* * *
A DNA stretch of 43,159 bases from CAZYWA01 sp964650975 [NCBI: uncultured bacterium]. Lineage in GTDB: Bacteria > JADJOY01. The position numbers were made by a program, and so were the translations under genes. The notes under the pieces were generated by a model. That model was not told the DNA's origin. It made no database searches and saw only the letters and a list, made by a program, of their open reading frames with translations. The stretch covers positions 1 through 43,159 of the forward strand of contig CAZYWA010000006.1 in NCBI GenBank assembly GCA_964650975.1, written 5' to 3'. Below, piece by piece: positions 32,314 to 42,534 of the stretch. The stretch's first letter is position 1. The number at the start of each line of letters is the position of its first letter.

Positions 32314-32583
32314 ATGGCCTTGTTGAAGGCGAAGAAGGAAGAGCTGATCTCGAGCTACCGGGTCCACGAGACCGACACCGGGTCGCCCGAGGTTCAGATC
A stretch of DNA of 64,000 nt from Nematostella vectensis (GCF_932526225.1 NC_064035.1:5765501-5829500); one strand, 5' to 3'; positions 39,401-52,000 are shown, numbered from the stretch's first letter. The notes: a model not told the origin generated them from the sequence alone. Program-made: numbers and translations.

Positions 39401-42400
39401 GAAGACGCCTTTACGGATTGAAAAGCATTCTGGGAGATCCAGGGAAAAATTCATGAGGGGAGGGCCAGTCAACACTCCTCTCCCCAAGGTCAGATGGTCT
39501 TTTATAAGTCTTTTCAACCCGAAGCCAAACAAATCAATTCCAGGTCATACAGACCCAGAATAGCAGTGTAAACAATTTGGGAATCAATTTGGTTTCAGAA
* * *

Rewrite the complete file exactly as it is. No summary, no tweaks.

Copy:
A DNA stretch of 43,159 bases from CAZYWA01 sp964650975 [NCBI: uncultured bacterium]. Lineage in GTDB: Bacteria > JADJOY01. The position numbers were made by a program, and so were the translations under genes. The notes under the pieces were generated by a model. That model was not told the DNA's origin. It made no database searches and saw only the letters and a list, made by a program, of their open reading frames with translations. The stretch covers positions 1 through 43,159 of the forward strand of contig CAZYWA010000006.1 in NCBI GenBank assembly GCA_964650975.1, written 5' to 3'. Below, piece by piece: positions 32,314 to 42,534 of the stretch. The stretch's first letter is position 1. The number at the start of each line of letters is the position of its first letter.

Positions 32314-32583
32314 ATGGCCTTGTTGAAGGCGAAGAAGGAAGAGCTGATCTCGAGCTACCGGGTCCACGAGACCGACACCGGGTCGCCCGAGGTTCAGATC
A stretch of DNA of 64,000 nt from Nematostella vectensis (GCF_932526225.1 NC_064035.1:5765501-5829500); one strand, 5' to 3'; positions 39,401-52,000 are shown, numbered from the stretch's first letter. The notes: a model not told the origin generated them from the sequence alone. Program-made: numbers and translations.

Positions 39401-42400
39401 GAAGACGCCTTTACGGATTGAAAAGCATTCTGGGAGATCCAGGGAAAAATTCATGAGGGGAGGGCCAGTCAACACTCCTCTCCCCAAGGTCAGATGGTCT
39501 TTTATAAGTCTTTTCAACCCGAAGCCAAACAAATCAATTCCAGGTCATACAGACCCAGAATAGCAGTGTAAACAATTTGGGAATCAATTTGGTTTCAGAA